The perfect introduction to the best of golf in the Pinehurst area is at the Talamore Golf Resort, which features two splendid and challenging courses and fantastic accommodations.
Talamore GC, designed by Rees Jones, opened for play in 1991 with the gimmick of having llamas (yes, llamas) as caddies. In the two decades since, Jones' course - playing to a par of 71 and at 6,840 from its back set of four tees - has shown that it is able to stand on its own merits, though the llamas are still available for rent.
Jones fashioned a course that is visually striking and exceptionally enjoyable; it was ranked as one of the top five new courses in America by Golf Digest upon its opening. Talamore is a shotmaker's course, but doesn't take the drive out of the player's hand. Golfers need to manufacture shots, but the routing - sticking to what makes the area so ideal for golf - is not extreme.
Strategically placed sand traps, sculpted grass mounds, elevated tee shots and rolling fairways lined with thick pine forests help create the setting at Talamore. There is 180 feet of dramatic elevation change over the routing, and the holes conclude at interesting and sometimes tricky greens complexes. With a course rating of 73.2 and a slope of 140, the track is plenty challenging for even the best golfers.
Talamore has won numerous Top 20 state rankings over the years by regional and national publications and was named "North Carolina Golf Course of the Year" in both 2002 and 2003, and more recently in 2012. Golf Digest regularly hails Talamore with 4½ stars in its ratings.
Guests at the Talamore Golf Resort can also play the Mid South Club, a rollicking Arnold Palmer design routed through longleaf pines and over gently rolling hillsides as the centerpiece of a 545-acre private residential golf community.
Originally known as Pinehurst Plantation, the Mid South Club offers a visually beautiful, challenging, yet enjoyable championship layout on which to test the golfers' perspicacity. Mid South's elevation changes, native wetlands and numerous lakes are seamlessly weaved into a design that some consider one of the King's best layouts. The course has 11 acres of bunkers, so be prepared to play some shots out of the sand and is carded at a par of 72 and at 7,003 yards from the tips.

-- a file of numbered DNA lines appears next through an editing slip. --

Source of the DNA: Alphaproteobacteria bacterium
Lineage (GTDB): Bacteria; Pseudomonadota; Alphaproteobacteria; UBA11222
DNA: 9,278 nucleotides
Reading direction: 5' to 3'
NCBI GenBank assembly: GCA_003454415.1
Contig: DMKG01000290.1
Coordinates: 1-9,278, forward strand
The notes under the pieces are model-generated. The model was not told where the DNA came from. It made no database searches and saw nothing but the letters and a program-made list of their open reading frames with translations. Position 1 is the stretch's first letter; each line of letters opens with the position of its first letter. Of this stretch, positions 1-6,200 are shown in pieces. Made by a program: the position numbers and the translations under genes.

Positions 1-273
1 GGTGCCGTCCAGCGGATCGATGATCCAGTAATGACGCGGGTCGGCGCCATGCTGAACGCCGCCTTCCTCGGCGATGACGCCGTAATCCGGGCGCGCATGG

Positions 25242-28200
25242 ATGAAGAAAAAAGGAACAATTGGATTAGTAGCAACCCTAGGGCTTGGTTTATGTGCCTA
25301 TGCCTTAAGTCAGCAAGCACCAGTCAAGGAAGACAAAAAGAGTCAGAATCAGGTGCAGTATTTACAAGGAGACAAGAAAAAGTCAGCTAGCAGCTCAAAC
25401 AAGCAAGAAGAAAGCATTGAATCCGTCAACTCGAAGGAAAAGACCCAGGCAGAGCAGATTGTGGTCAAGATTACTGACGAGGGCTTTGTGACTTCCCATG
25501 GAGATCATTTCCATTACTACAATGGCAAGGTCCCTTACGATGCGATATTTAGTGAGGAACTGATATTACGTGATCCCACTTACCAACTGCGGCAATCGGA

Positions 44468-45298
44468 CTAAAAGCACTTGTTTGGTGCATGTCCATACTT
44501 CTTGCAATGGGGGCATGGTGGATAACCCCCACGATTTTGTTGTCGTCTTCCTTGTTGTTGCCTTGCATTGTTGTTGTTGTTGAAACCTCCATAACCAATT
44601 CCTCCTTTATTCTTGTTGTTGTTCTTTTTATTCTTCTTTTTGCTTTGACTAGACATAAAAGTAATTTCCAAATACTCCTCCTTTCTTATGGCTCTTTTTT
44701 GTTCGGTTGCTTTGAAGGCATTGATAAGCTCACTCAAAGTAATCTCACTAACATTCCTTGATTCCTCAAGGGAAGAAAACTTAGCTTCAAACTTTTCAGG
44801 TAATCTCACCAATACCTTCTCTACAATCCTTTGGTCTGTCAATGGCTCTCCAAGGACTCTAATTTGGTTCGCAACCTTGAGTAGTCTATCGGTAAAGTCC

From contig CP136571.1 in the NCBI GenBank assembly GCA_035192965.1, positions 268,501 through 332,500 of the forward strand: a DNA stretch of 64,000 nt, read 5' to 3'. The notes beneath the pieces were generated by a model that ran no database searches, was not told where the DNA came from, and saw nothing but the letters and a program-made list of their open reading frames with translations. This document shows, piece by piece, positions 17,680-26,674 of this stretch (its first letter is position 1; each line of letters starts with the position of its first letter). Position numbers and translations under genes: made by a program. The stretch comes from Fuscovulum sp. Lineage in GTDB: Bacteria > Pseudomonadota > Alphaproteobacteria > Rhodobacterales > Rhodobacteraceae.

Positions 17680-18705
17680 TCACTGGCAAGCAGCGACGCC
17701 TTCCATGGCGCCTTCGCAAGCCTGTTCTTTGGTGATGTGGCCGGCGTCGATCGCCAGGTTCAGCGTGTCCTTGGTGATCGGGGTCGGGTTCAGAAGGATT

The Mid South Club has hosted a bevy of prestigious tournaments and qualifiers, including those for the U.S. and U.S. Senior opens and U.S. Amateur. Pinehurst Magazine has ranked Mid South as the No. 1 Private Course in the Pinehurst area and it's a blast to play.
Guests at the Talamore Golf Resort stay in their choice of the charming Villa at Talamore or the luxurious Lodges at Mid South. These two- and three-bedroom condominiums feature full kitchens, bathrooms for every bedroom, gracious living rooms, flat-screen televisions, complementary WIFI and maid service.
The Talamore Golf Resort and Forest Creek Golf Club are located up different roads from the charming Village of Pinehurst, which is one of only two towns in the nation to be designated a National Historic Landmark.
The Village of Pinehurst offers a quaint array of shops, boutiques, restaurants and art galleries and is a quiet and lovely place to spend the day.
Just east of the courses profiled here is the charming town of Southern Pines, which also boasts a substantial golf pedigree. Southern Pines is also well-known as a major equestrian community, hosting show jumping, carriage driving and numerous other such events.
The town's tree-lined main street is home to cafes, pubs and gourmet restaurants, as well as boutiques, a wine-tasting room, galleries and an old-time theater.
Revised: 02/01/2016 - Article Viewed 20,231 Times
About: Steve Habel
Steve Habel is a contributing editor for GolfTrips and its associated websites. A 26-year industry veteran, he regularly contributes to various regional, national and international golf publications and has played and written about more than 1,600 golf courses around the world.
Habel is also senior editor for Horns Illustrated magazine, a publication focusing on University of Texas sports, as well the San Antonio Spurs beat writer for The Sports Xchange. He is a correspondent for the Austin American-Statesman and frequently files stories and features for The Associated Press and Preferred Lifestyle magazine.
Habel, who lives in the Austin, Texas area, has worked media coordinator for World Golf Hall of Fame player and golf architect Tom Kite as well as for renowned golf architects Roy Bechtol and Jeffrey D. Brauer.
He is a member of the Golf Writers Association of America, the Texas Golf Writers Association and the Football Writers Association of America.